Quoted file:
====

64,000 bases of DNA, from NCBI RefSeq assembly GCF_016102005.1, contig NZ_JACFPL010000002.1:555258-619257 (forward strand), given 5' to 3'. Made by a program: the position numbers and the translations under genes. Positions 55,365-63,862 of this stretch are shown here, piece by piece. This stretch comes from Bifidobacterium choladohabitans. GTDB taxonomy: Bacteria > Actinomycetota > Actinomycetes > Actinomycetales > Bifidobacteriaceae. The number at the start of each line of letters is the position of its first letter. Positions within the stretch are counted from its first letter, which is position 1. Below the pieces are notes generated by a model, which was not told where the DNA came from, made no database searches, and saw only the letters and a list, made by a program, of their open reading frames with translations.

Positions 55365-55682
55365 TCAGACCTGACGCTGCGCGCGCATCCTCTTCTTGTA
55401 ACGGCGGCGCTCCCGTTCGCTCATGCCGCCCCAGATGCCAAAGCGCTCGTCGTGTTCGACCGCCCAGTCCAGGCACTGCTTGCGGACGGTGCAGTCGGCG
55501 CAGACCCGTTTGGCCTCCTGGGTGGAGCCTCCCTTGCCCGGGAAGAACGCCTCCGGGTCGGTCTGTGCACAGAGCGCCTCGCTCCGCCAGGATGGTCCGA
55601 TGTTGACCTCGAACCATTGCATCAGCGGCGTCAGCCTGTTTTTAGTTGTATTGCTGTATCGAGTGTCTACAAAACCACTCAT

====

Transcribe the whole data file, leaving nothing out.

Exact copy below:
64,000 bases of DNA, from NCBI RefSeq assembly GCF_016102005.1, contig NZ_JACFPL010000002.1:555258-619257 (forward strand), given 5' to 3'. Made by a program: the position numbers and the translations under genes. Positions 55,365-63,862 of this stretch are shown here, piece by piece. This stretch comes from Bifidobacterium choladohabitans. GTDB taxonomy: Bacteria > Actinomycetota > Actinomycetes > Actinomycetales > Bifidobacteriaceae. The number at the start of each line of letters is the position of its first letter. Positions within the stretch are counted from its first letter, which is position 1. Below the pieces are notes generated by a model, which was not told where the DNA came from, made no database searches, and saw only the letters and a list, made by a program, of their open reading frames with translations.

Positions 55365-55682
55365 TCAGACCTGACGCTGCGCGCGCATCCTCTTCTTGTA
55401 ACGGCGGCGCTCCCGTTCGCTCATGCCGCCCCAGATGCCAAAGCGCTCGTCGTGTTCGACCGCCCAGTCCAGGCACTGCTTGCGGACGGTGCAGTCGGCG
55501 CAGACCCGTTTGGCCTCCTGGGTGGAGCCTCCCTTGCCCGGGAAGAACGCCTCCGGGTCGGTCTGTGCACAGAGCGCCTCGCTCCGCCAGGATGGTCCGA
55601 TGTTGACCTCGAACCATTGCATCAGCGGCGTCAGCCTGTTTTTAGTTGTATTGCTGTATCGAGTGTCTACAAAACCACTCAT